Editor's Note: BleepingComputer reported on Wednesday that Hewlett Packard Enterprise revealed via its own Form 8-K SEC filing that the company was also hacked by the Midnight Blizzard cybercriminal organization, resulting in stolen data from multiple departments.
Microsoft technically didn’t have to tell the SEC that it failed to apply very basic cybersecurity protections to an email account and paid the price, but late on Friday afternoon admitted the mistake anyway.
Microsoft specifically told the world that a Russian state-sponsored cybercrime group known as Midnight Blizzard gained a beachhead onto Microsoft’s network through a “password spray attack.”
The breached account was a “test tenant” account, meaning it was probably used for testing and development purposes versus a live email account used by an employee on a regular basis. But the incident does show just how on top of things cybersecurity teams (including yours) need to be, because the smallest keyhole may open doors that really ought to remain shut.
Especially when the hackers are also known as Nobelium or APT29, tied to Russia’s Foreign Intelligence Service (SVR), and responsible for causing billions of dollars’ worth of damage to some of the world’s largest tech companies in the notorious SolarWinds hack reported in 2020.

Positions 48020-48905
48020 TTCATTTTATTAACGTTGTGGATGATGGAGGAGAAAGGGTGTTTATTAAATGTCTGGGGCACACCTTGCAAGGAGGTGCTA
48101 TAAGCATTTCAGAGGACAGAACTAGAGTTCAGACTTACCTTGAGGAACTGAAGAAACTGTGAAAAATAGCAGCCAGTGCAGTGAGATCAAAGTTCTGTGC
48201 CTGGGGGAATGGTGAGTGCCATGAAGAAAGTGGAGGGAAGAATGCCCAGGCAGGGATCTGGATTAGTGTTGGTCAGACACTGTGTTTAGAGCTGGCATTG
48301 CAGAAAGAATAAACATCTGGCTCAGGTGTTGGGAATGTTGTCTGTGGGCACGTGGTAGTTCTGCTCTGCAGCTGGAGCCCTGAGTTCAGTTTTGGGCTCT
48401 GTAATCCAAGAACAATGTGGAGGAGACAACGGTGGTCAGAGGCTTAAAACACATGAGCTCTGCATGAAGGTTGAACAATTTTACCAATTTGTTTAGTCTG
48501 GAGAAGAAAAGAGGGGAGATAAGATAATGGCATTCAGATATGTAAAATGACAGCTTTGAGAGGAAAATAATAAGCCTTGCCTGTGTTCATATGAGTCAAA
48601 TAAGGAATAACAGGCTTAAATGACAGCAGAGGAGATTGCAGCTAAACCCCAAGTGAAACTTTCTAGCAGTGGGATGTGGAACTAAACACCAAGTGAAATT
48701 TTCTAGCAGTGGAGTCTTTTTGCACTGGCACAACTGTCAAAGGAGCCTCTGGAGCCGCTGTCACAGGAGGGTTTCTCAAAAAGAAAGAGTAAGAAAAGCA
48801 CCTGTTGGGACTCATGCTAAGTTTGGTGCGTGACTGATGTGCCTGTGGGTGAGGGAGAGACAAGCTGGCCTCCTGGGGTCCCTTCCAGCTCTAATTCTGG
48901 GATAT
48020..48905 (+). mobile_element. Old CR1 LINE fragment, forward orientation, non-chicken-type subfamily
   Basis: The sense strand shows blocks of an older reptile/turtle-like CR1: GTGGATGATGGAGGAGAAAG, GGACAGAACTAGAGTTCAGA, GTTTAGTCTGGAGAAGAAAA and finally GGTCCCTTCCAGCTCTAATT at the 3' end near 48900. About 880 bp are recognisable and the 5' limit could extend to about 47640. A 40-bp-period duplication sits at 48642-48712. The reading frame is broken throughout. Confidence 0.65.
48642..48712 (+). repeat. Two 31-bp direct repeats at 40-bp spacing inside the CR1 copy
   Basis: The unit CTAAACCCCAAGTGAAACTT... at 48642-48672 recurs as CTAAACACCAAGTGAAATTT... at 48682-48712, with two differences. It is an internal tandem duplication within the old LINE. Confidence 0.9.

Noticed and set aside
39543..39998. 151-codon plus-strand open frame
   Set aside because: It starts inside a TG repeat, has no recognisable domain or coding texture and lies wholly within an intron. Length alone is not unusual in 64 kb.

As explained by BleepingComputer, password spraying means collecting a list of potential login names and attempting to log into all of them with the same password. The hackers either eventually run out of passwords or hit paydirt and breach an account. And, as also pointed out by BleepingComputer, this only works if the account doesn’t have additional protections like multi-factor authentication.
The Russian hackers then used permissions attached to a hacked account to access corporate email accounts “including members of our senior leadership team and employees in our cybersecurity, legal, and other functions,” according to Microsoft’s notice.
The hackers were apparently looking for information related to the state-sponsored group and stole emails with attached documents.
Microsoft did not under the new SEC reporting rules have to report the breach because, as stated in the Form 8-K filing dated January 17, the hack “the incident has not had a material impact on the Company’s operations.”
However, Microsoft also reported “The Company has not yet determined whether the incident is reasonably likely to materially impact the Company’s financial condition or results of operations.”
Tyler Farrar, CISO at cybersecurity firm Exabeam, tells IndustryWeek that this is a wake-up call.
“The recent Microsoft email system breach serves as a critical reminder of the evolving complexities in cybersecurity. The attackers capitalized on the path of least resistance, exploiting a legacy, non-production account, underscoring the often overlooked concept of latent security vulnerabilities within organizations,” says Farrar.
This is a crucial learning point for the cybersecurity community. It reinforces the importance of adopting comprehensive, AI-enhanced security measures to proactively identify and mitigate hidden risks. Consider this event a stark reminder that in the digital age, vigilance and advanced technology are key to safeguarding against sophisticated cyber threats,” Farrar adds.